As some of you already know, I joined Viewzi, a small startup in the Dallas area, back in mid-December. For various reasons, it was a fairly quiet transition. Why? For starters, it’s been a busy time!! I’ve also been speaking and writing more on topics that didn’t seem consistent with my being at a startup, topics pertaining to management, design thinking, being a corporate change agent, social design, innovative thinkers... Topics more fitting of a consultant or director at a large company (exactly the positions I had prior to this, which afforded me the experiences to write and speak about such things). Just as investors consider the financial investment they make in a startup, I’ve had to consider the professional investment I’m making. “How is this furthering my career?” Honestly, I struggled a bit with this. But in the end, I chose to invest myself in Viewzi because it’s something I really believe in (more on that in a moment).

That said, my biggest hesitation in not being more vocal has been a personal struggle to find the deep rooted story that gets someone truly fired up.

Big Vision image

On the surface, there are a ton of cool things going on at Viewzi. Our product manager Jay Horne sums these things up rather nicely as ‘food, folks, and fun’. From Viewzi cafe on Fridays to getting to work with some of the best talent I know, to a really fun work environment and a fun product-- there’s plenty to love. But these aren’t the things that keep a curious, passionate learner around for the long haul. As I mentioned earlier, one of the most critical things a leader can do is to find that ‘story’ that gives everyone a sense of purpose in their role. The “we’re putting a man on the moon” message that gets everyone up in the morning and gives context and meaning to all the exciting and mundane tasks that will be required of you.

For me, I have to have a vision and a passion for the idea. To be clear, I’ve had various stories I’ve been trying out, but these weren’t the deep-rooted motivation I was searching for. It wasn’t until we started looking at the feedback and taking a long hard look at our core message that I finally ‘found’ my story, why I am here. And here’s the ironic part— it’s the same message I’ve been giving for the last 3 years…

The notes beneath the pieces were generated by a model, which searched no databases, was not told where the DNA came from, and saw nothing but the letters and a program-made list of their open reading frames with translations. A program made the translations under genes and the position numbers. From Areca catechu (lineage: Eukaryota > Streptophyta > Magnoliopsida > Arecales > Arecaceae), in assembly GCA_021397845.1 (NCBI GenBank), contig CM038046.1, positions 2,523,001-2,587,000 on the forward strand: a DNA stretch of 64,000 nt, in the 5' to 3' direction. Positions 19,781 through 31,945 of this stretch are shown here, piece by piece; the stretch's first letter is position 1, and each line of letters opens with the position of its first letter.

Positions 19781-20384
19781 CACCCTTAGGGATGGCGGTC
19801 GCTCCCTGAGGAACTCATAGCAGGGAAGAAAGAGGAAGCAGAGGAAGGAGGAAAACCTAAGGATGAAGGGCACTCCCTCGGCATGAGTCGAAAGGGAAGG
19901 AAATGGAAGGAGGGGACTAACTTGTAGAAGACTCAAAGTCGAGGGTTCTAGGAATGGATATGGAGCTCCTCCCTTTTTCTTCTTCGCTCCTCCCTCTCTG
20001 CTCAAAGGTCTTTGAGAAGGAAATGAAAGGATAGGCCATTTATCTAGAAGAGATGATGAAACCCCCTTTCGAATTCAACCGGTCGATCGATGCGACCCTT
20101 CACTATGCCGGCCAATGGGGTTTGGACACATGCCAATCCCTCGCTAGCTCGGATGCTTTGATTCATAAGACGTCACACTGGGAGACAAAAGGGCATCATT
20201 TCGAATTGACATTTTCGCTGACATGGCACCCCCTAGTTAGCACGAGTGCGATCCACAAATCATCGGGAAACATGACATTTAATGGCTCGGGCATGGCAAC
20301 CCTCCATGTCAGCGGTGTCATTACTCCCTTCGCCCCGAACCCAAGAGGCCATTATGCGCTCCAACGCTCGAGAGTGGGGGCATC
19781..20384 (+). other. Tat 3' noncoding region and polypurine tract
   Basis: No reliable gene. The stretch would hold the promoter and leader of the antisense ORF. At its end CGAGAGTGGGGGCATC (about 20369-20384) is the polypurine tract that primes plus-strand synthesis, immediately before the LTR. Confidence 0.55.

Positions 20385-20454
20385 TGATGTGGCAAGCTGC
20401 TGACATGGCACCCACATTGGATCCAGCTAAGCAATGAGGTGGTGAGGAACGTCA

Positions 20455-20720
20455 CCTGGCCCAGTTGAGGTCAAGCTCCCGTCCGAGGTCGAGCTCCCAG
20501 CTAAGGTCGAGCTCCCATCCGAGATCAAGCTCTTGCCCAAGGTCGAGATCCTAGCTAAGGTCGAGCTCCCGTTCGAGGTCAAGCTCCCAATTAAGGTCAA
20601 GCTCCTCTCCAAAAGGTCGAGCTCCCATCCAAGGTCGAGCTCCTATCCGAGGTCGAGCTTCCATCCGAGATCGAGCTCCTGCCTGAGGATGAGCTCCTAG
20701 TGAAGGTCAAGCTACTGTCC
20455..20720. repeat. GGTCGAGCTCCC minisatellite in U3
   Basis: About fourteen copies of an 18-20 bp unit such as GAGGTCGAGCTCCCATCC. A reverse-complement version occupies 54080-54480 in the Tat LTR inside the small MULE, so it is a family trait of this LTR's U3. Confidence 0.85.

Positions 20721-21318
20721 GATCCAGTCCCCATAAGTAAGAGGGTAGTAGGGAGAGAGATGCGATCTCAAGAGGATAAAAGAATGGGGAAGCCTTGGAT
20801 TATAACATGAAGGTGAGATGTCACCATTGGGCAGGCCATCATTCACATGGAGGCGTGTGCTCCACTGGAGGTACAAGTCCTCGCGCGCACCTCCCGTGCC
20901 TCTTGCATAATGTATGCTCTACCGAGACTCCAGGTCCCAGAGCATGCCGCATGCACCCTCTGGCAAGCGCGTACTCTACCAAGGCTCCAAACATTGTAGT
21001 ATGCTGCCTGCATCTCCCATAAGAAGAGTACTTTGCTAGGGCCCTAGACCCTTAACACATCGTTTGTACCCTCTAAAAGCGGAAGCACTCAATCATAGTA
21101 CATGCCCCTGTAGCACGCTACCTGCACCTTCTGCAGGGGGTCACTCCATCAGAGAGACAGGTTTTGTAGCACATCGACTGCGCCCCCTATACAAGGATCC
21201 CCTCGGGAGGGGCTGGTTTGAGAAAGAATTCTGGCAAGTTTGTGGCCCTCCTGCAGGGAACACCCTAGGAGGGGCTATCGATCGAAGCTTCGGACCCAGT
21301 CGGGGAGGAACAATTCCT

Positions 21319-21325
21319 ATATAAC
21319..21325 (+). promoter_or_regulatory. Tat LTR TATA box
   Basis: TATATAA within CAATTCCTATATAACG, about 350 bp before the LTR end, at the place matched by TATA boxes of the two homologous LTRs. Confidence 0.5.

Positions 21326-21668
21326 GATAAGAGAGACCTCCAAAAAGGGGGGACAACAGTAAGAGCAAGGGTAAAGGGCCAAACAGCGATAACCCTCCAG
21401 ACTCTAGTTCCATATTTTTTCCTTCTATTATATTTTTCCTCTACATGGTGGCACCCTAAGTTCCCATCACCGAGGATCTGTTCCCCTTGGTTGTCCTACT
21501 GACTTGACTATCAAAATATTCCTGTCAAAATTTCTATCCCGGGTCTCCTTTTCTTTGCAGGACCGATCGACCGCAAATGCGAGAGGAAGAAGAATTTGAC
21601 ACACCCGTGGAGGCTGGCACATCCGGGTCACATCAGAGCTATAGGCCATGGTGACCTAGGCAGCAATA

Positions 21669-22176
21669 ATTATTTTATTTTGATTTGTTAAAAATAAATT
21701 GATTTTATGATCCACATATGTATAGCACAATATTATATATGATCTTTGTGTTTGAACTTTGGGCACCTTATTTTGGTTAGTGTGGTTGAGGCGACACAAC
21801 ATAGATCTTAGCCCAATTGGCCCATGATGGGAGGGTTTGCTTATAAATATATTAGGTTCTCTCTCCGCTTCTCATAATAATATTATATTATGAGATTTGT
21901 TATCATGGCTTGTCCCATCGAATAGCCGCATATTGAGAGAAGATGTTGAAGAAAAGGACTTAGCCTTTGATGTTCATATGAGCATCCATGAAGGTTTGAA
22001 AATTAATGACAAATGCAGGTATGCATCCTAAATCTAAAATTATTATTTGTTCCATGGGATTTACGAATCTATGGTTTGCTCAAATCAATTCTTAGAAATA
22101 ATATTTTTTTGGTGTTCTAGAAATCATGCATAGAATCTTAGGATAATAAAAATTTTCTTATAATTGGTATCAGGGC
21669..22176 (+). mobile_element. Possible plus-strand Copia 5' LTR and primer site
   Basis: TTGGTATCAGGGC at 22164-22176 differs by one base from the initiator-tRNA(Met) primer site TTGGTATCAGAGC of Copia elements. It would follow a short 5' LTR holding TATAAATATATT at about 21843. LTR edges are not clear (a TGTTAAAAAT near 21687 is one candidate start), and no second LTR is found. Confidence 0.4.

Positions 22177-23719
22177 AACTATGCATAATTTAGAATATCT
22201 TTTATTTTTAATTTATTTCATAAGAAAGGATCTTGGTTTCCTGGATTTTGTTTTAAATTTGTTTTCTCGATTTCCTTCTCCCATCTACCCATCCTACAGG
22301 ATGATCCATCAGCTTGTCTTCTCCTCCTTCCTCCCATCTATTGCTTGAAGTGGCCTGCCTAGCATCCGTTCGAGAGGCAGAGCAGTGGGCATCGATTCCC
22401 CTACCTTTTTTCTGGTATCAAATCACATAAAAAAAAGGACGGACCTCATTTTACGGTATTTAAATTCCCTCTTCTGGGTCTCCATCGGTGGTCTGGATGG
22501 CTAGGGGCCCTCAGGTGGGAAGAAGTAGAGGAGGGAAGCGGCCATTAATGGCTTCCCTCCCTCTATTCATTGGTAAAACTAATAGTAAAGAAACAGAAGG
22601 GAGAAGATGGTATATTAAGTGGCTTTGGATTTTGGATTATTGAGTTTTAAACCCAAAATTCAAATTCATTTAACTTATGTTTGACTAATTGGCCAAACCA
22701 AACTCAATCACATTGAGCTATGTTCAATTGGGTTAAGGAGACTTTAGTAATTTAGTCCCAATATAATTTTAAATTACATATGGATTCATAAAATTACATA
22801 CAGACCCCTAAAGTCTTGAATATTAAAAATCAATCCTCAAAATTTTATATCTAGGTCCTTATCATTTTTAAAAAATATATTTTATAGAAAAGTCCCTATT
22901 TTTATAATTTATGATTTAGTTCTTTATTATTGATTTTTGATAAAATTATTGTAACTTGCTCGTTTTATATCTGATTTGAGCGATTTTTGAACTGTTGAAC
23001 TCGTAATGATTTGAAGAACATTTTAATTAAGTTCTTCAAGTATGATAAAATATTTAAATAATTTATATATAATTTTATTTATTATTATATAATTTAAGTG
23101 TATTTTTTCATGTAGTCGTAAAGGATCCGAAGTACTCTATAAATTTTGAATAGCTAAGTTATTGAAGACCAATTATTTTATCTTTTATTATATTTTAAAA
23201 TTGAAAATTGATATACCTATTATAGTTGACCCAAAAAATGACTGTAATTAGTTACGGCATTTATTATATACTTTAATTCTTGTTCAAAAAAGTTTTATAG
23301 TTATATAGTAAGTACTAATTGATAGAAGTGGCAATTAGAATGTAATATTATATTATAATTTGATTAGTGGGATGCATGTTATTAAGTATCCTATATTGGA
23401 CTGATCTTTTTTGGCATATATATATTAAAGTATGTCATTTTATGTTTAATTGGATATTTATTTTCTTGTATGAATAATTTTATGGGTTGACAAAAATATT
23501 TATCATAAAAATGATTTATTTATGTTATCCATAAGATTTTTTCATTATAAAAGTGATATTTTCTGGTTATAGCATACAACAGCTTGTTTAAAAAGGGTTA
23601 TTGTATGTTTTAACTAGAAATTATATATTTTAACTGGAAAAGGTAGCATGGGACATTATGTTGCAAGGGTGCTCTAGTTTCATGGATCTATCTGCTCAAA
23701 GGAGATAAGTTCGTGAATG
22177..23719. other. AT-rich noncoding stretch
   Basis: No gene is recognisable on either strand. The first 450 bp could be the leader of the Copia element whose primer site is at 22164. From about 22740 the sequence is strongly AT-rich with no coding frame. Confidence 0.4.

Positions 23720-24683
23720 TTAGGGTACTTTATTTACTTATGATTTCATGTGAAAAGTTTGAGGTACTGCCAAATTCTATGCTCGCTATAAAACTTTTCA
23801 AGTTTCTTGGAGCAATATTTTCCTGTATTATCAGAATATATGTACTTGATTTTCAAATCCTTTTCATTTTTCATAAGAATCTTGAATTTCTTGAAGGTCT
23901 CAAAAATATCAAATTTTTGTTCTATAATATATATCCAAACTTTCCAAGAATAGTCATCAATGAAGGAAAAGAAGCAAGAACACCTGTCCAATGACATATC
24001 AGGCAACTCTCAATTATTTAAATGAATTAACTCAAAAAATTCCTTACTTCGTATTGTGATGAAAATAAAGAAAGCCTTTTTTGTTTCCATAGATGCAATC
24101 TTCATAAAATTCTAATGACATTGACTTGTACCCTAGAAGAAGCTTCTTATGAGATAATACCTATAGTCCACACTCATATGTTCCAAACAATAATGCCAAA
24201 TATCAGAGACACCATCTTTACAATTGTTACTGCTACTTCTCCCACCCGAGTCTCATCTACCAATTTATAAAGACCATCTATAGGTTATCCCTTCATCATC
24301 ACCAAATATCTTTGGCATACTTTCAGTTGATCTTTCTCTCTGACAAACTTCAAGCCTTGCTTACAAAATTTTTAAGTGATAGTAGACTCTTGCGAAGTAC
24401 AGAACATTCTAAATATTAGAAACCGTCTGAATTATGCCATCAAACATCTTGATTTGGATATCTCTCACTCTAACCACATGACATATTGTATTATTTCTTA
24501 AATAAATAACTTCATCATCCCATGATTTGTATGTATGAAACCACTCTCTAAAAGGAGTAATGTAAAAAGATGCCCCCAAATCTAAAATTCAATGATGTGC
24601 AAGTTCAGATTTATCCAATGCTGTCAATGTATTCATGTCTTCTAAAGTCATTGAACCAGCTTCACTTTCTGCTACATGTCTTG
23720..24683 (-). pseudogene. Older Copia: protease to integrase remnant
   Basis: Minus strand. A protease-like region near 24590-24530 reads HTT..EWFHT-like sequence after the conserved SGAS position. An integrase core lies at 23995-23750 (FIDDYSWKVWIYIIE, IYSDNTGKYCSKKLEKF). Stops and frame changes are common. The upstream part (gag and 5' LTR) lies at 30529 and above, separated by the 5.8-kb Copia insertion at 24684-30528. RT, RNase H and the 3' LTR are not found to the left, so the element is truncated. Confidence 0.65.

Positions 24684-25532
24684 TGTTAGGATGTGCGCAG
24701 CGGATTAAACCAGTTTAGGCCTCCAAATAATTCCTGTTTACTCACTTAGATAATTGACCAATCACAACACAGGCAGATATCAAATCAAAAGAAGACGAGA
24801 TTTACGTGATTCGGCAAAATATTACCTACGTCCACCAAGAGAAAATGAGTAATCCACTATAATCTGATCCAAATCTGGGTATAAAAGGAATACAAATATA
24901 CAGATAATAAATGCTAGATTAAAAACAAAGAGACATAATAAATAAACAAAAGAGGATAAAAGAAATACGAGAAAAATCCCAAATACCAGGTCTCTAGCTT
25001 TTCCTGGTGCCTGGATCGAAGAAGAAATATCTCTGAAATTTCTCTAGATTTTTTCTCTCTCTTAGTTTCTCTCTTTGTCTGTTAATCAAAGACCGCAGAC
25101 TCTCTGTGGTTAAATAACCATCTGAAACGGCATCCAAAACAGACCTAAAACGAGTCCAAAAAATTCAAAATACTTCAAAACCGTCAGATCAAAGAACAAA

“It’s all about experiences”
In 2006, I developed a model for understanding where exactly a product is in its maturity. Think of this as a ‘UX hierarchy of needs,’ with six levels ranging from useful/functional up to meaningful (the highest level a product can achieve). This was my way of resolving a lot of different ideas around what makes up an experience, and the relative priority of those things:

Moving from bottom to top, you have a basic product maturity continuum:

Ideas typically start off as functional solutions to a problem— something useful. Think of the first Motorola cell phone. Sure, it was a brick, but it allowed you to make calls untethered to a fixed spot!

From there, things have to be reliable. This can be reliability of the service (5 9’s uptime?) as well as integrity of the data. If I purchase tickets on a travel site, the ticket prices need to be current and reliable. If I host with a site, I need to know my data is backed up and accessible at all times. This is reliability.

UX Hierarchy Model

Usable & Convenient
It’s not enough to allow me to simply do something— it has to eventually be less awkward to use. This is where the next two levels, usable and convenient, come into play. I draw a distinction between usability and convenience. Both make something easier to use, but in my experience most usability groups focus on fixing known problems— removing the hurdles. A focus on convenience asks “is there a more natural way to make this work?” MapQuest and Google Maps are a great example of this contrast. MapQuest was perfectly usable. But Google Maps, with it’s draggable interface, physics, and other more ‘natural’ behaviors was a much more convenient way to interact with maps data.